This is the first book from Laini Taylor that I read. I had high expectations because I had heard from different sources that Laini Taylor was a spectacular writer. I didn’t know what to expect from this book, but it turns out it was a fantasy, which was great because fantasy is my favorite genre. And while I liked Taylor’s writing, the hype didn’t quite live up to my expectations.
Don’t get me wrong, Taylor is by all measures a fantastic writer and story-teller. “Strange the Dreamer” was interesting and gripping, even when nothing major happened until the very end of the book. Everything that happened was propelled forward by sheer force of character, and it worked. So no complaints there, I loved the story and will read the sequel for sure.
But the thing is when people hype up a book by saying that the writing is “absolutely beautiful”, I guess I’m expecting some Gabriel García Márquez-level writing… and this was not it. By which I mean, my standards are pretty high. I get annoyed with hype, which is why I’ve gotten more skeptical through the years. People had made it sound like this was some literary masterpiece, but no. I would consider this a well-written and nice commercial read, a compelling genre book with a unique story and three-dimensional characters that are easy to love. But not literary.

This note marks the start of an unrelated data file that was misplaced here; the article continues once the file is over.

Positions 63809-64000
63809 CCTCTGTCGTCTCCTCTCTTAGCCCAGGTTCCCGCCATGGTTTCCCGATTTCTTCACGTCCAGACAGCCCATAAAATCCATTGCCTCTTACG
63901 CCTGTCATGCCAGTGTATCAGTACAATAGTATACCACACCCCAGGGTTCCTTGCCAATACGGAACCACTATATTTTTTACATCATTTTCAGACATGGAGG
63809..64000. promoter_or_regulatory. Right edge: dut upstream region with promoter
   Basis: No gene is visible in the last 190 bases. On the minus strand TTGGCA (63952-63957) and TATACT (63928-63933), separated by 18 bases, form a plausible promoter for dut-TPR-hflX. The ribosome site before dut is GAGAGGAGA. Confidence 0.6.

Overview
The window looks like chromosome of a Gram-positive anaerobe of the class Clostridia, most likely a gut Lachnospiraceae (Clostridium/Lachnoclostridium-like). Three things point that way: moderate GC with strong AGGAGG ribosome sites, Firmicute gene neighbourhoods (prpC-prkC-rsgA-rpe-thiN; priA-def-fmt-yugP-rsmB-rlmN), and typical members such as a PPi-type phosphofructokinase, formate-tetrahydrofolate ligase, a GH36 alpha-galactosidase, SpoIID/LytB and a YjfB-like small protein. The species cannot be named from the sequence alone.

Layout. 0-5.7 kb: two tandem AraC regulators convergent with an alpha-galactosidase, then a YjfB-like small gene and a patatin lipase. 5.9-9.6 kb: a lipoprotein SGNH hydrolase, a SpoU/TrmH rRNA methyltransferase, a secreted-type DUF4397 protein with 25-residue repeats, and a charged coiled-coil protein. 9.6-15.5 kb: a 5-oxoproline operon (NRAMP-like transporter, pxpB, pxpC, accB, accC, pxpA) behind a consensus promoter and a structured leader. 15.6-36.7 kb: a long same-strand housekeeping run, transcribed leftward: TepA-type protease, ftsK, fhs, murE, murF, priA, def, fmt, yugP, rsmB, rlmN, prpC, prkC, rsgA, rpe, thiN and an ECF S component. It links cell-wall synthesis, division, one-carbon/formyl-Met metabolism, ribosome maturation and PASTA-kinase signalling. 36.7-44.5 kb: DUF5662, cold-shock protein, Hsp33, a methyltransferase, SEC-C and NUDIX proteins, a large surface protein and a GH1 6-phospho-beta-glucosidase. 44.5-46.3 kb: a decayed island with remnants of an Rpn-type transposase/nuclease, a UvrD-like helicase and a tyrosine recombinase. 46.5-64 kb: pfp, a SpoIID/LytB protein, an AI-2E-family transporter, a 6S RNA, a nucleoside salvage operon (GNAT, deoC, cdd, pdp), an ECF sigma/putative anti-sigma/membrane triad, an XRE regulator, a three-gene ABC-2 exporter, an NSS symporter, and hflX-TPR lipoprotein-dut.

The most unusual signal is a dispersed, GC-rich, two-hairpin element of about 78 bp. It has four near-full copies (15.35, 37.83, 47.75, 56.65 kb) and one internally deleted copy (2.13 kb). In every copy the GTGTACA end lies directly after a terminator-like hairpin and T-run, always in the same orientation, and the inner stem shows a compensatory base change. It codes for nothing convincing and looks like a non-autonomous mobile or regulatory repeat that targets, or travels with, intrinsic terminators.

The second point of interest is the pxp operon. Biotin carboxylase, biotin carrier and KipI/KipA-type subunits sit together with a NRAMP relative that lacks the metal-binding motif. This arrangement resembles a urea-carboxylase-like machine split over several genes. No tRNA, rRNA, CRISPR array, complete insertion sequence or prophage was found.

The story takes place on another world, and the main character is called Lazlo Strange, an orphan raised by monks who goes on an adventure with a group of foreign warriors to a mythical land. What I liked the most was the mixture between fantasy and science-fiction that tinted the story. The “gods” that appear could actually be aliens, only that the people in this medieval-type society don’t know what aliens are, so they call them gods. It is in this land that Lazlo Strange discovers his true destiny and who he really is, but not before his life gets really, really complicated.
Along the lines of “gods” and “aliens”, I’d like to mention that there is a subtle theme that was barely mentioned throughout the story but that I really liked: the contrast between what is magical and what is scientific, a recurring theme that could be expanded upon in the second installment of this series. Possibly the most interesting theme from a philosophical standpoint. The book ends on a cliffhanger, and like I mentioned before, I would be happy to continue with this read. I recommend this book to fantasy readers.